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Could I/O Psychology Have Predicted Tom Brady's Potential Before He Was Drafted?

February 16, 2017

football-field.jpgTom Brady is a great quarterback. There is no question about that. As painful as it is to admit, given that I am a die-hard Steelers fan, I have to say that he is certainly (at least) one of the greatest I have ever seen. His success cannot be questioned.

What I do find interesting about his success is that many say that it was surprising or unpredictable. In other words, people in the media cite that Tom Brady was a mediocre high school quarterback who had to take it upon himself to gain interest from colleges. Reporters tell stories about how he had to split time with Drew Henson during his junior and senior years at Michigan. And, how many times did we hear during and after the Super Bowl that Tom Brady was a 6th round pick and that nobody saw his success coming?

I suppose that’s all true. Nobody saw his success coming. But, should they have? Could they have? Of course they could have seen it, and NFL recruiters should be ashamed of themselves for not figuring this out sooner. Let’s examine what makes Tom Brady great, per an interview with his former offensive coordinator, Bill O’Brien. O’Brien, the current head coach of the Houston Texans, cites several attributes that make Tom Brady the amazing quarterback that he is:

  • Competitive Drive

  • Intelligence

  • Feedback Seeking/Acceptance

  • Information Processing/Memory

  • Hard work

  • Athleticism

When we think about how football players are evaluated, I wonder how effectively NFL recruiters consider these attributes? For example, we hear much about these athletes’ 40-yard-dash times and other physical ability metrics measured during the NFL Combine before the draft. In fact, we even occasionally hear information about the athletes’ scores on the intelligence test administered to the participants during the combine.

However, is this measurement sufficient to identify the true potential that a player has related to performance in the NFL? Are they actually measuring the attributes that make Tom Brady stand apart from his peers?

Obviously, I don't think so. In fact, measuring athleticism likely has diminishing returns. There is a tremendous degree of range restriction in this variable because EVERYONE invited to the combine is an elite athlete. While NFL recruiters might tell me, based on opinion, that a 4.2 40-yard time would make them win more games than a 4.3 40-yard time, I am not sure they could find data to back up that claim. You must have the physical abilities to be in the conversation, but a lot (relatively speaking) of NFL prospects have that.

Rather, if I want to find that diamond in the rough, I think I would focus on those areas that go mostly untapped by NFL recruiters. As Coach O’Brien points out, it is those deeper-level psychological attributes that differentiate Tom Brady from other quarterbacks. He is arguably the greatest quarterback of all time, but no one presumes to say that he is the greatest athlete, or even the most athletic quarterback to ever play the game. No, Tom Brady is great because he has these other characteristics that make him the player that he is, and those characteristics are very much measurable.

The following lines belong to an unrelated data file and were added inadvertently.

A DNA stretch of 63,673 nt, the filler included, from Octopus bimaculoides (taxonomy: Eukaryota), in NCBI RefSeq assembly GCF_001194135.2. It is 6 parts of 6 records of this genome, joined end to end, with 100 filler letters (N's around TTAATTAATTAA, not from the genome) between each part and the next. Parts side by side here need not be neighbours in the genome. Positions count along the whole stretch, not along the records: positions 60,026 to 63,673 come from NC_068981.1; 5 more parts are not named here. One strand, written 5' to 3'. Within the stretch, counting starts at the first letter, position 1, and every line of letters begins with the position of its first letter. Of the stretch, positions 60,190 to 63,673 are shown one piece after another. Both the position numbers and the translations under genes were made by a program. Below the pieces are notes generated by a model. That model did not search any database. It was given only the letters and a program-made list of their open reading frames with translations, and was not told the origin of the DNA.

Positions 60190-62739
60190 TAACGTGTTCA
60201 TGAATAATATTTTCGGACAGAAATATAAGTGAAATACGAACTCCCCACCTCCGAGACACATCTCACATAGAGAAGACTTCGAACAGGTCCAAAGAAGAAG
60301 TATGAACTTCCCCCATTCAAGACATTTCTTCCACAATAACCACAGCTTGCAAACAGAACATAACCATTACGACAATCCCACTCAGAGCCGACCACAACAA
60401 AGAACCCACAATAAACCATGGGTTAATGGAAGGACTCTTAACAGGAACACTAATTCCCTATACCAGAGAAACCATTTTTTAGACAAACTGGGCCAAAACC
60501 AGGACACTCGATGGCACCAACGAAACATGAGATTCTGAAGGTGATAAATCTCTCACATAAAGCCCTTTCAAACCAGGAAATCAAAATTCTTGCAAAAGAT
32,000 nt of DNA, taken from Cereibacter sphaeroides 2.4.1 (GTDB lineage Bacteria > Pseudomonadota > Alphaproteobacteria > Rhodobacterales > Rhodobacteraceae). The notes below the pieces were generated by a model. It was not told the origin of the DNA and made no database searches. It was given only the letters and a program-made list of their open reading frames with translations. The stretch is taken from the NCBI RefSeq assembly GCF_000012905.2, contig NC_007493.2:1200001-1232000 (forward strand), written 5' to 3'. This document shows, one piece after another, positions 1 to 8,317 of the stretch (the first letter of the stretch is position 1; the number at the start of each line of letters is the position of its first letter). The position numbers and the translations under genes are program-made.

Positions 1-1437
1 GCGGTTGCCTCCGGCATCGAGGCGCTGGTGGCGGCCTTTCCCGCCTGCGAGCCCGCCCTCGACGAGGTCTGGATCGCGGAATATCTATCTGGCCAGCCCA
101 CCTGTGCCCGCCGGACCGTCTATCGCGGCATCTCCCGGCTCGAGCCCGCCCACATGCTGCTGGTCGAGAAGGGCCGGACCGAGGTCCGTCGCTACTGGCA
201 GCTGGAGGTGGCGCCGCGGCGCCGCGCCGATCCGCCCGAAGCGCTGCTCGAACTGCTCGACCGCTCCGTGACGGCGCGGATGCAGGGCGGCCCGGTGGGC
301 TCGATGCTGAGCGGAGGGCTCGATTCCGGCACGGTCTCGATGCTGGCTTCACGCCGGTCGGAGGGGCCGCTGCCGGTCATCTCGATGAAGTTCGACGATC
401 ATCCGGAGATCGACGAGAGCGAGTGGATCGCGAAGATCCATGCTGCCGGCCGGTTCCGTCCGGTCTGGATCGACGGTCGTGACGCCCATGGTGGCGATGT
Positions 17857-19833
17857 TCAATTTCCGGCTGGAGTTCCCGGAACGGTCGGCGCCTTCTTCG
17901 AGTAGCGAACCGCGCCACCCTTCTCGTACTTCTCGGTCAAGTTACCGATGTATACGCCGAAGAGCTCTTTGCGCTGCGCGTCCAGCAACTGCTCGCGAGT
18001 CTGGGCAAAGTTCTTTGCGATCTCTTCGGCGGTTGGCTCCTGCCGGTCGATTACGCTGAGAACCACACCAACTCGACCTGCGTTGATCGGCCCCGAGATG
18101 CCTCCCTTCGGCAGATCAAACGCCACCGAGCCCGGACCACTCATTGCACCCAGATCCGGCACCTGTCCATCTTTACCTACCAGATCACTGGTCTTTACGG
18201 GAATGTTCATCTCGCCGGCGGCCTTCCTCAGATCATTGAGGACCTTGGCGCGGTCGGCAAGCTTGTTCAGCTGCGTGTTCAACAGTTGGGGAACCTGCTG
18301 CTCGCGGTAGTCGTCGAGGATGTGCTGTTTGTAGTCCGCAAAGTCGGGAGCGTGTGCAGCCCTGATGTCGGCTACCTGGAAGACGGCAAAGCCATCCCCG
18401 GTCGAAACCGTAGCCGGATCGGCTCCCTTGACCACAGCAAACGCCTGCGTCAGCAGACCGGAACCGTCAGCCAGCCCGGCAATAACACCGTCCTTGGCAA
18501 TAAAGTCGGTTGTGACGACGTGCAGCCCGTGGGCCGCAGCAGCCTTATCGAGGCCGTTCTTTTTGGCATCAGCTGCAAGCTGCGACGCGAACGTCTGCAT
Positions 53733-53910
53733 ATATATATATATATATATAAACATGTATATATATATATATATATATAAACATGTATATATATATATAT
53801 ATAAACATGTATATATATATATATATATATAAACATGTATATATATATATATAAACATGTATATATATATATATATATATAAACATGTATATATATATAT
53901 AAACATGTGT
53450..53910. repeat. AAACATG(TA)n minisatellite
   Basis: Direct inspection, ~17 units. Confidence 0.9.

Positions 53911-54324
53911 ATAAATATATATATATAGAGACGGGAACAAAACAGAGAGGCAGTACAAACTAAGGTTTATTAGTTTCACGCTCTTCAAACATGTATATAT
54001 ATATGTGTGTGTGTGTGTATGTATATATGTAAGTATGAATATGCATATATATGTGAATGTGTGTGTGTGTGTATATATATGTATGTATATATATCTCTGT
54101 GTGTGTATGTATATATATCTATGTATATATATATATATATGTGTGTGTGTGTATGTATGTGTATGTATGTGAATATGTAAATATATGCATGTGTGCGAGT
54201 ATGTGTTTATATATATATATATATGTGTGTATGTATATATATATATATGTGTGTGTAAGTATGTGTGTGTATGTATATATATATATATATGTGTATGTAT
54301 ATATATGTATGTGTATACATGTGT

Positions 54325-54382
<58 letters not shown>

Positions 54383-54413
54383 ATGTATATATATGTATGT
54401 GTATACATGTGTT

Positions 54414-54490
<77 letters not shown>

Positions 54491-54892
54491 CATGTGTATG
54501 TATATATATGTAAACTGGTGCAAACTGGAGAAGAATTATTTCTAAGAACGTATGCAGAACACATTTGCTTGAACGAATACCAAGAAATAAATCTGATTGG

Think about it – everyone says that Tom Brady was a surprise. He would not have been a surprise to me. The attributes that Coach O’Brien mentions as differentiators are attributes that I measure in job candidates and assessment participants every day. These measures of potential matter and they predict performance at every level, in every job, in every industry; and certainly, would work to identify the highest potential NFL prospect.

Had someone had the foresight to test a young Tom Brady with a well-developed assessment battery, they would have seen that they were evaluating a person with incredibly acute information processing capabilities who works hard, wants to get better, and is motivated to win everything in which he competes. There is no question that even a short test battery could have identified this potential more effectively than whatever was used to cause him to fall to the 6th round in the 2000 draft.

These attributes that seem so mysterious and unknowable to the sports media and, perhaps, NFL teams, are commonplace in my profession. Understanding potential is not as difficult as the mainstream sports media would suggest. There is no question in my mind that if you sent the class of upcoming quarterback draft prospects through a Select International assessment battery, that I could predict the Tom Brady profile better than any of the physical ability measures currently used to rank players now.

I feel certain that if I was on the Patriot’s recruiting team back in 2000, Tom Brady would have been picked long before Antwan Harris (the 6th round Patriots pick right before Brady’s name was called who started a total of two NFL games). With a good measure of potential, predicting who will be the next Tom Brady is not some unknowable mystery. We do it every single day for Select International’s clients.

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Ted Kinney, Ph.D. Ted Kinney, Ph.D. is the VP of Research and Development for PSI. An Industrial/Organizational psychologist, Dr. Kinney leads a team of selection experts and developers in the creation and on-going research into the most efficient and effective selection methodologies and tools. He is a trusted advisor to many international companies across all industries. He has particular expertise in behavioral interviewing, turnover reduction, effective selection strategy, and executive assessment.